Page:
Monday, December 13, 2010

Avengers: The Serpent Crown Affair, part 4

Avengers #144 (February 1976)
Steve Englehart-George Perez/Mike Esposito

Doug: Did we say action-packed? Yeah, I think we did. Well, this one isn't exactly that, but I'll say that during my re-read I couldn't wait to turn each page. Steve Englehart really did a great job on this particular story, and it's no wonder that this title was my favorite as a kid. This is just good stuff! Three-dimensional characters, a desperate situation, some Marvel history... and how about that George Perez art? The arrival of veteran inker Mike Esposito is welcome; it's a shame that this will be his only credit in this seven-issue arc. I believe the next time we visit our Assemblers, Vinnie Colletta will be behind the India inks (or felt-tip pen, depending on his mood!).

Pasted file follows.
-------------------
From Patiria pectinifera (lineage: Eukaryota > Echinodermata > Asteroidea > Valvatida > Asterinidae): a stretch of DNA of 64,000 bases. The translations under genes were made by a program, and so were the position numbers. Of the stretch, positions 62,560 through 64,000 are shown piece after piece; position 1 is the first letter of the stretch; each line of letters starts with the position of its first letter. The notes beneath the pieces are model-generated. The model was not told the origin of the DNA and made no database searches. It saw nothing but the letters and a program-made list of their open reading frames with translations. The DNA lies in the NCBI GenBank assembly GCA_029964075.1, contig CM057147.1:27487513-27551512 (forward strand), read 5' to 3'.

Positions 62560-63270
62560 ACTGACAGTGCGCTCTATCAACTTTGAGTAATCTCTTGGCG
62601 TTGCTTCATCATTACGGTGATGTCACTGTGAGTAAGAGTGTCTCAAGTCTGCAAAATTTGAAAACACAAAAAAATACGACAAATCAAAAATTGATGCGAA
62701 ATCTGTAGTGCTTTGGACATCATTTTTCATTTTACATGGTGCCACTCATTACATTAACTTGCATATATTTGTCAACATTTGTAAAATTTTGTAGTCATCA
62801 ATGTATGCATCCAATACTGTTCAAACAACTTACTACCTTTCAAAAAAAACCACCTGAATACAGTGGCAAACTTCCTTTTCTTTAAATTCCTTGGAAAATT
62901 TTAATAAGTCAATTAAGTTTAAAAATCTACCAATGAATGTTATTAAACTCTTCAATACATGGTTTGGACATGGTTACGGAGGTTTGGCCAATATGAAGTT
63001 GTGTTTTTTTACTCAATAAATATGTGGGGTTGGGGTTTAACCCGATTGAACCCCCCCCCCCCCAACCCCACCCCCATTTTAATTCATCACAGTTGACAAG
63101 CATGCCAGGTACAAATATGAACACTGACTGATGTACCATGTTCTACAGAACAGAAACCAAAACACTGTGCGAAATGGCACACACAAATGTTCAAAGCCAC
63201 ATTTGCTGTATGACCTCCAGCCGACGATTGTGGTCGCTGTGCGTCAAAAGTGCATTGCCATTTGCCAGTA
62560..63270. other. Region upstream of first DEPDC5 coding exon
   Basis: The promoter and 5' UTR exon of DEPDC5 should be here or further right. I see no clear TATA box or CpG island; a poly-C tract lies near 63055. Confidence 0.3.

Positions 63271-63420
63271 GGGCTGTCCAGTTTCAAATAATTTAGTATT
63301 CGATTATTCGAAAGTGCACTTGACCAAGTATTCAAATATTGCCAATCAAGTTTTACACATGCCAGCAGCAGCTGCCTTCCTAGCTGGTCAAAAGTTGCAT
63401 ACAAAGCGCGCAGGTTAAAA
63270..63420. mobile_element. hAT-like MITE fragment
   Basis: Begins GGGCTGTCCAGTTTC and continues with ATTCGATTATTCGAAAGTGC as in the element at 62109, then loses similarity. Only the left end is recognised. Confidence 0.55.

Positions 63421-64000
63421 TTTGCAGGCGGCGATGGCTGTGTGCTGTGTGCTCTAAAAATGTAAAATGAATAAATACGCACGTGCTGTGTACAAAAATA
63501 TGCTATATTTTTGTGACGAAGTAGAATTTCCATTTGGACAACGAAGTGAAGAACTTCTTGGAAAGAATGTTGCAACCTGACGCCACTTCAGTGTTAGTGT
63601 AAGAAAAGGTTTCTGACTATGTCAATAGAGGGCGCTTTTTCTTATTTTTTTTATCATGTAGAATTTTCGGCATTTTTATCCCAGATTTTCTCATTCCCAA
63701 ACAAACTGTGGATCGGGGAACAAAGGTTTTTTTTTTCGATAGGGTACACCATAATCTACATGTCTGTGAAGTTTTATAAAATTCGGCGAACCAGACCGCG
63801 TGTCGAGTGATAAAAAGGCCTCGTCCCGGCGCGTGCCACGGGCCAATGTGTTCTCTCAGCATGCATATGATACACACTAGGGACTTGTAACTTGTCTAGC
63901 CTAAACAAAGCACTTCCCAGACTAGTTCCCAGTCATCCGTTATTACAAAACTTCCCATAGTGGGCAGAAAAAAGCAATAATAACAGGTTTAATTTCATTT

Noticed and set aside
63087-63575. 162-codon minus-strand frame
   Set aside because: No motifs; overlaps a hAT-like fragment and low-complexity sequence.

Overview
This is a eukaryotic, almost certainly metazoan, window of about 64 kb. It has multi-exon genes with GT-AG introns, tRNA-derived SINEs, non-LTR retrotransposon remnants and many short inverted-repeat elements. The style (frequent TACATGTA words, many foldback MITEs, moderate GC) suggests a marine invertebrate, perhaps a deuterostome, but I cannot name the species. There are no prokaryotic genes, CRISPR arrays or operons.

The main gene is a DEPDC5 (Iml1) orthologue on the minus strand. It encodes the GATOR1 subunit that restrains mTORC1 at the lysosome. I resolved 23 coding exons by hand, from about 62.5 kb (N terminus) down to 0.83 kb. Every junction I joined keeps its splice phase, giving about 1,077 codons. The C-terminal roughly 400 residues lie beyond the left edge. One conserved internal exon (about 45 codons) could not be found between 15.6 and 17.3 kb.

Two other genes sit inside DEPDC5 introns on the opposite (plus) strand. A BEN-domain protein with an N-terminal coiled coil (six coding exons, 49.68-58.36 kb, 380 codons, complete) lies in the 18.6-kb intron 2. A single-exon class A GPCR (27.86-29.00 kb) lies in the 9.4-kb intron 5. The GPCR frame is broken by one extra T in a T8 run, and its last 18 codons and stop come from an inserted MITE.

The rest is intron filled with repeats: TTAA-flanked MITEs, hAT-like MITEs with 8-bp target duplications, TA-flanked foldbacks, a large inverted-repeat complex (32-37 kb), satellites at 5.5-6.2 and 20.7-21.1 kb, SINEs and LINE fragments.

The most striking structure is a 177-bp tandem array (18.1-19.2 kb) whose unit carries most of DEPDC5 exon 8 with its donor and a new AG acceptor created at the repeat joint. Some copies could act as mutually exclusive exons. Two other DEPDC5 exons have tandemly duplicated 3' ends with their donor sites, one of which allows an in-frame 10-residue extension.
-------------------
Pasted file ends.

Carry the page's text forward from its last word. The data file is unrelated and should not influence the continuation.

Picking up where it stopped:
Karen: I wouldn't say Esposito is an ideal inker for Perez,
but he's certainly preferable to Colletta.
Doug: With our tour of Tombstone, AZ (c. 1873) over, it's time to turn our full attention to the main team of Avengers. Last ish we saw them bust out of the Dr. Spectrum engineered prison, largely through the ingenuity of Captain America and the powers of the Vision.
Now free, our heroes seek a way out of the labyrinthine Brand Corporation.

Doug: As we get under way, Patsy Walker is again the focus. And as she takes center stage, it's actually the Vision who upstages her in this reader's mind! Englehart gives us a recap of the previous three issues, but it's told from Vizh's perspective, and is actually quite humorous! For a surly guy, he has a few zingers flying around in his computer brain! I really liked this scene.

Karen: It was a nice way of handling the recap. Vision certainly shows a sense of irony.

Doug: Then we get the all-out action we've come to love with this cast. As our Assemblers plot their next move, the wall opens up -- guided missiles!